We don't have a lot of evidence and concrete data about dark matter but we know that it makes up much of our universe, so how can we even study something that cannot be perceived let alone manipulated? Well, it appears that scientists have found a way to observe dark matter with the help of the stars.
Scientists have found evidence that dark matter can be heated up and moved around, as a result of star formation in galaxies. The findings provide the first observational evidence for the effect known as 'dark matter heating', and give new clues as to what makes up dark matter. The research is published today in the journal Monthly Notices of the Royal Astronomical Society.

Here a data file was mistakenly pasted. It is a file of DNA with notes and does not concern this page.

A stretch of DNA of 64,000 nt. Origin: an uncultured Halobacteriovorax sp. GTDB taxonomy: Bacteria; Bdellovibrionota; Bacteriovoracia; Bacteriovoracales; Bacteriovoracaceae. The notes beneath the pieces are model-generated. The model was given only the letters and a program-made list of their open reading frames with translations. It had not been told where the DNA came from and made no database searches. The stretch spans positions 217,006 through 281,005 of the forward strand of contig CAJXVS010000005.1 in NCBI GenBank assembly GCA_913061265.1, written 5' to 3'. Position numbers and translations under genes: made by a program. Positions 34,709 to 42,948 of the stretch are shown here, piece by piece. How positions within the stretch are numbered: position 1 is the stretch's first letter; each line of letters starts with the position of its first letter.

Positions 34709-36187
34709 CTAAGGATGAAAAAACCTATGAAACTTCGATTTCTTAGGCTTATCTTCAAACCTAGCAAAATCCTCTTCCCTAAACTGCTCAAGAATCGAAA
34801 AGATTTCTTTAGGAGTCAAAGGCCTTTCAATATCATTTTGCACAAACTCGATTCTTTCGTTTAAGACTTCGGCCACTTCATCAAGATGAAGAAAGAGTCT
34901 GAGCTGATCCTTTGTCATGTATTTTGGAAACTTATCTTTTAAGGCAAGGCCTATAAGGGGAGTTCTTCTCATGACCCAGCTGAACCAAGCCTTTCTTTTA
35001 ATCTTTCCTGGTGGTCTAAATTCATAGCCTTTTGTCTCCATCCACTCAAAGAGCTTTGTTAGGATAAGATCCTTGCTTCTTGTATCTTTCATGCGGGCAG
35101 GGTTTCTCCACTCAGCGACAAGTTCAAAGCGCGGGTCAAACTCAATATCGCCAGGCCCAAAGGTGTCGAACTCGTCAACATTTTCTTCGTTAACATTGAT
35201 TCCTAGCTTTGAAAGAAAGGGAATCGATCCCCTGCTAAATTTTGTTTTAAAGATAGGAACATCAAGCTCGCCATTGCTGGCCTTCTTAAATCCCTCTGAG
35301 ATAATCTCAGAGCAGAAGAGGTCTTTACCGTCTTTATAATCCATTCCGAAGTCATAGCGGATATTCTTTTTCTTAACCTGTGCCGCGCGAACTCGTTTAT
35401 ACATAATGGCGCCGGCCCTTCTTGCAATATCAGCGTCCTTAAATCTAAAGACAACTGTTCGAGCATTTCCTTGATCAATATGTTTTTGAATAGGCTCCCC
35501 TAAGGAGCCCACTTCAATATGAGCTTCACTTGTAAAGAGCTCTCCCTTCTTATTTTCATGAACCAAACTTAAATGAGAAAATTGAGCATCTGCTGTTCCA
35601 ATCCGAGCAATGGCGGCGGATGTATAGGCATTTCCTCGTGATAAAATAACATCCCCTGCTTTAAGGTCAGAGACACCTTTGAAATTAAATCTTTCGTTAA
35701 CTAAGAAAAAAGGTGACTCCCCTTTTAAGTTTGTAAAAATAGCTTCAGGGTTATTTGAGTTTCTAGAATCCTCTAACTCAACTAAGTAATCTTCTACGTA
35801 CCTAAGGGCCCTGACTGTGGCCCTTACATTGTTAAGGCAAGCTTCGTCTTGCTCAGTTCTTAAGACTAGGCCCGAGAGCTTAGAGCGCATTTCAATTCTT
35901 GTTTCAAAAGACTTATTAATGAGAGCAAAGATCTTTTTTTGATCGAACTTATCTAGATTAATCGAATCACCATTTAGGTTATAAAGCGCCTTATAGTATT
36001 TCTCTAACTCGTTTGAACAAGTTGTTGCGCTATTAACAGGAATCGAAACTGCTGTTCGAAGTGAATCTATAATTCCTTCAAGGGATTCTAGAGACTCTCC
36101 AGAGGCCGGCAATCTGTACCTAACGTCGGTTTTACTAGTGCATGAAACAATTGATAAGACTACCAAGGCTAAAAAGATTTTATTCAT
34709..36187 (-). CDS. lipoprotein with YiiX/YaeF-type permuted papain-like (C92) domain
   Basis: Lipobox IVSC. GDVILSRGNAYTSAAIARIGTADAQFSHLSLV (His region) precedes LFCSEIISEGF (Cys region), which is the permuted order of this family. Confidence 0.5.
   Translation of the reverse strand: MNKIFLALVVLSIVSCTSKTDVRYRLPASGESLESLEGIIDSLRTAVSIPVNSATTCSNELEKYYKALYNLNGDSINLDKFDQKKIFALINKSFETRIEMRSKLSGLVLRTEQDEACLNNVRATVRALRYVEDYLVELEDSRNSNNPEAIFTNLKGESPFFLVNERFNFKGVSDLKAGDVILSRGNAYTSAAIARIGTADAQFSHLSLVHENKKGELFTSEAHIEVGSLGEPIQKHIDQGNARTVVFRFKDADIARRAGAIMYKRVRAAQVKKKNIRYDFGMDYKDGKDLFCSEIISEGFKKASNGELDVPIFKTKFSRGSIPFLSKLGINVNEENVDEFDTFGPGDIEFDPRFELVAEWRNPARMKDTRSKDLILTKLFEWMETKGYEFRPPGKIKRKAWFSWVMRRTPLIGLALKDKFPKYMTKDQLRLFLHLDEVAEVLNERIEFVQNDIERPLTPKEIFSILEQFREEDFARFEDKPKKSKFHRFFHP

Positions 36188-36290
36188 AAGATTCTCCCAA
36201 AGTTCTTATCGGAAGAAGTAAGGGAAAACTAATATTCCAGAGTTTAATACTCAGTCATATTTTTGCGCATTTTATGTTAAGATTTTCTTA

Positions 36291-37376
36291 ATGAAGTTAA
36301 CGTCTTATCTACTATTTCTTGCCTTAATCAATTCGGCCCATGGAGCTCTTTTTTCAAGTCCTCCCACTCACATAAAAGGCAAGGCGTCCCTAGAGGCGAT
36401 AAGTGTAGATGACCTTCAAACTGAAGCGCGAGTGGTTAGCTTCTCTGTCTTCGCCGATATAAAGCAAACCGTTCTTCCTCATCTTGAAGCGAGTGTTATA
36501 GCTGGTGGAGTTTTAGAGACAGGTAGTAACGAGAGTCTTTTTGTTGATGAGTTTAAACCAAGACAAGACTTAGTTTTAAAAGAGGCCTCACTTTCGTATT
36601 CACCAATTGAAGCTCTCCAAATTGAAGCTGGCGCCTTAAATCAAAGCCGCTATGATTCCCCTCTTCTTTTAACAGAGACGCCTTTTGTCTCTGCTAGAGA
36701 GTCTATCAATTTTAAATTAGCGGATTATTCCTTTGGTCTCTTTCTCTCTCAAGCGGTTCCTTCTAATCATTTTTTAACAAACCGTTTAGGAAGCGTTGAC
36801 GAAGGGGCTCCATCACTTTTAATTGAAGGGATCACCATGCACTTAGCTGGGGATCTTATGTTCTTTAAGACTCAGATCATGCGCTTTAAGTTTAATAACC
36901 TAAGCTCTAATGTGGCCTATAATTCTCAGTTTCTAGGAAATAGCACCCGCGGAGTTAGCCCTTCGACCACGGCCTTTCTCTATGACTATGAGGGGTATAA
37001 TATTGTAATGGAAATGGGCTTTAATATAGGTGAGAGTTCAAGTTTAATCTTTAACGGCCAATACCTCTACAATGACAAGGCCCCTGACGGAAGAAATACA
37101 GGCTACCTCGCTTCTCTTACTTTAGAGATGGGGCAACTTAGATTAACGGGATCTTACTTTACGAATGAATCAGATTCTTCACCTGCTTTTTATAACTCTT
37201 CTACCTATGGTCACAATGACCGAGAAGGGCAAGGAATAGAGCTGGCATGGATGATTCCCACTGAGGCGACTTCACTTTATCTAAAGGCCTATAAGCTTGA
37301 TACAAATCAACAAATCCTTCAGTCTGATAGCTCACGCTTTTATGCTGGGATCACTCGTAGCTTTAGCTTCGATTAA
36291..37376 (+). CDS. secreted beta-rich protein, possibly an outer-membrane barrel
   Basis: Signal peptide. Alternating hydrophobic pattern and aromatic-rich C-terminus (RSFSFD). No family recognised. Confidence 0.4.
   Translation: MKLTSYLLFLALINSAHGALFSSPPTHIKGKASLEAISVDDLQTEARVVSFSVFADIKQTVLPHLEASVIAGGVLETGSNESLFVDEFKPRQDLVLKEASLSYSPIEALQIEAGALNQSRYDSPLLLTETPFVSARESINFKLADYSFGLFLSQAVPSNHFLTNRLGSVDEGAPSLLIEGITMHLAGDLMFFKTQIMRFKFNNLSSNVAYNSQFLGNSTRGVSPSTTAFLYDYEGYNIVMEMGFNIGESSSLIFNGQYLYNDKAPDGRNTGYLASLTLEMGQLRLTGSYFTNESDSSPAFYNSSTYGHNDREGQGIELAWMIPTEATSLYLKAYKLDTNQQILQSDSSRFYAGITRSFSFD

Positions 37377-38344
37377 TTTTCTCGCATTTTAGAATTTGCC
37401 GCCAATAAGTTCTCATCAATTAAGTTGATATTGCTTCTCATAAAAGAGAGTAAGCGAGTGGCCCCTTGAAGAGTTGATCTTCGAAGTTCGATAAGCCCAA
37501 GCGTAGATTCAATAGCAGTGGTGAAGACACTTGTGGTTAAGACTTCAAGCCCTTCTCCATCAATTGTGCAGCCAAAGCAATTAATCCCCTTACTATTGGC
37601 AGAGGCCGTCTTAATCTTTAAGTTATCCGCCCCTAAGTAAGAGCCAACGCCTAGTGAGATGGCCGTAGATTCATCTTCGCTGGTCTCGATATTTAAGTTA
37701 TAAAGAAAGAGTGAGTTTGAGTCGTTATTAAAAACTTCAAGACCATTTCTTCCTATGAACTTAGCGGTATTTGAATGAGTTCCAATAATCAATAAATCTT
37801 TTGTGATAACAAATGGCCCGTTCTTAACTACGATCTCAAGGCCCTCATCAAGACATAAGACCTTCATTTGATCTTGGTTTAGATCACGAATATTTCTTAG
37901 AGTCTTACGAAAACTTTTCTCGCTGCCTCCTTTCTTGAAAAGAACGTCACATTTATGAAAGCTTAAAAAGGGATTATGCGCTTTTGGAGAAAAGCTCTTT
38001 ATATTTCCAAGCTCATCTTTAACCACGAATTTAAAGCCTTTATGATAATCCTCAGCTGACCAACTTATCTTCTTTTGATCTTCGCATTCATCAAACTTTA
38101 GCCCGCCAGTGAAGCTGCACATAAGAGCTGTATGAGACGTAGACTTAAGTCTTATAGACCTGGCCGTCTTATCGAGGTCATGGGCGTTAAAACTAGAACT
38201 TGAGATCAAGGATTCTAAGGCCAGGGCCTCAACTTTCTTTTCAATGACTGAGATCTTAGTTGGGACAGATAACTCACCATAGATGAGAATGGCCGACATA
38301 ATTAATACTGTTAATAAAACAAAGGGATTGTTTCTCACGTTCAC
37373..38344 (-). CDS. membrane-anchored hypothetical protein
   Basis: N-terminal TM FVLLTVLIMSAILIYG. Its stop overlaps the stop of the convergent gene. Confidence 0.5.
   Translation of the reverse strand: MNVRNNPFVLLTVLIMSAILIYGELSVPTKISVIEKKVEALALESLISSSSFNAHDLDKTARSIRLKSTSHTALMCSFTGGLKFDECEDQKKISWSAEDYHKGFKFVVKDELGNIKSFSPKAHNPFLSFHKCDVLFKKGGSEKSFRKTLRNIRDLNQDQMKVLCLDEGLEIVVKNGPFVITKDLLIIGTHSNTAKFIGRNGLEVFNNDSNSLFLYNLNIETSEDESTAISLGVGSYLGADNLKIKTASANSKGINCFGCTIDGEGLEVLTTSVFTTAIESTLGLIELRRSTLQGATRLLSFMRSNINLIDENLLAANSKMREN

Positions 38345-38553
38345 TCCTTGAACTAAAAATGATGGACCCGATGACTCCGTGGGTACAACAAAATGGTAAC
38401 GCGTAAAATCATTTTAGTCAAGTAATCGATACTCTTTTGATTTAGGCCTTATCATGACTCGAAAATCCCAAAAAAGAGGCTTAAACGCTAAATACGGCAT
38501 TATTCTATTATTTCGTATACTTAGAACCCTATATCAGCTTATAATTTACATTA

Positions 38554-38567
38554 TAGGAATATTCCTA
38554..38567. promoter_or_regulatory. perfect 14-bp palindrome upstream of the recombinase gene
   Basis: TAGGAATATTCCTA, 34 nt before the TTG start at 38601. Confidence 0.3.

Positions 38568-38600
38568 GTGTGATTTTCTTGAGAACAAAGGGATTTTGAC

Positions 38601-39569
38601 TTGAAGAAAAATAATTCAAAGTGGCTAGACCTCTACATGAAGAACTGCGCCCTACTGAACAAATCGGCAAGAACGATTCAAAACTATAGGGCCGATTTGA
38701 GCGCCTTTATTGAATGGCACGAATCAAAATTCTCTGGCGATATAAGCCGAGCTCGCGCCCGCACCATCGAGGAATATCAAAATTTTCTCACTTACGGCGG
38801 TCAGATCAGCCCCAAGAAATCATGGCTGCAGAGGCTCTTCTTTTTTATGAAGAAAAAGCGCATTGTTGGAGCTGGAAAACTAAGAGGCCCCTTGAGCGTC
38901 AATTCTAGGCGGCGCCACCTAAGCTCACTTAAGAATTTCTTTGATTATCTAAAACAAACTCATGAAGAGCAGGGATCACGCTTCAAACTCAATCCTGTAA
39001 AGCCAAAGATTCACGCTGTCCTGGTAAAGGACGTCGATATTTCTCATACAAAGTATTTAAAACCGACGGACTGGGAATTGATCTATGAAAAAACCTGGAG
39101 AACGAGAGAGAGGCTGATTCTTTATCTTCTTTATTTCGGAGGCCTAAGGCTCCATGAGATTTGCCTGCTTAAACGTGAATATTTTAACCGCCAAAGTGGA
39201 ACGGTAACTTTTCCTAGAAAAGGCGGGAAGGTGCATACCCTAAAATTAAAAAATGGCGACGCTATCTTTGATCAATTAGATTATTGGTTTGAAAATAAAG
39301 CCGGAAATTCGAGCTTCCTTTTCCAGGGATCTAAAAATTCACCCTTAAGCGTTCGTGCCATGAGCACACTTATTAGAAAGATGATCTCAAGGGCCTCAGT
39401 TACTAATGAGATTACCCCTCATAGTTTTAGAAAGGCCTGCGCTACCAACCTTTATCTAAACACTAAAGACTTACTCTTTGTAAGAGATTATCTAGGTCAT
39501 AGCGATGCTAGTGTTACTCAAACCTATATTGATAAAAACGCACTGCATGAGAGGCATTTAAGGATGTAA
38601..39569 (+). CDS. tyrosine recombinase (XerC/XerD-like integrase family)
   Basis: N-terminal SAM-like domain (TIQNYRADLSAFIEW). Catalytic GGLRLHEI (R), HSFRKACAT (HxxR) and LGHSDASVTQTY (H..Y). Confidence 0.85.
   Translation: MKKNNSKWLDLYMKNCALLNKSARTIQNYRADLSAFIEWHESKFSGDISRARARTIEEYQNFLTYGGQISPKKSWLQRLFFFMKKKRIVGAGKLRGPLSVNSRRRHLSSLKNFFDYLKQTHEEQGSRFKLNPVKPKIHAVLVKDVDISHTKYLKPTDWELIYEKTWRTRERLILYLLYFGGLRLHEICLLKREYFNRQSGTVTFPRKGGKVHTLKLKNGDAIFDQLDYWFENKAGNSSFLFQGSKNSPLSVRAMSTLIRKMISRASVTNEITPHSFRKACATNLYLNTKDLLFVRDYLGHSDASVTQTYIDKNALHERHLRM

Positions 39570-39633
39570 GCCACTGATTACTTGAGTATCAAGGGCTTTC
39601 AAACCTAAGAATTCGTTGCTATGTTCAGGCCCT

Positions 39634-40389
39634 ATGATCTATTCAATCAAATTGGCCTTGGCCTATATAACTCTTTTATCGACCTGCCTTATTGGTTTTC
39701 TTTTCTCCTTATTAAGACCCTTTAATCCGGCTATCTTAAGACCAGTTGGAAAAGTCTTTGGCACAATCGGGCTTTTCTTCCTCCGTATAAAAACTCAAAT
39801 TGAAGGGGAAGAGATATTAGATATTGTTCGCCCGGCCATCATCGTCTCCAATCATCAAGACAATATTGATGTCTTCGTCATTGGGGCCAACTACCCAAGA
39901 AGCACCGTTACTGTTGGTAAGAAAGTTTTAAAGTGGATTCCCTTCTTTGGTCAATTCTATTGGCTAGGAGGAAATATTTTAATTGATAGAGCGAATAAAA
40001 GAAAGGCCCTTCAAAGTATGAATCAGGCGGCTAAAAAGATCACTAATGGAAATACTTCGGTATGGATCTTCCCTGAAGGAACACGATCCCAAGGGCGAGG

In the new work, scientists from the University of Surrey, Carnegie Mellon University and ETH Zürich set out to hunt for evidence for dark matter at the centres of nearby dwarf galaxies. Dwarf galaxies are small, faint galaxies that are typically found orbiting larger galaxies like our own Milky Way. They may hold clues that could help us to better understand the nature of dark matter.
(Image credit: J. Read et al./Phys.org)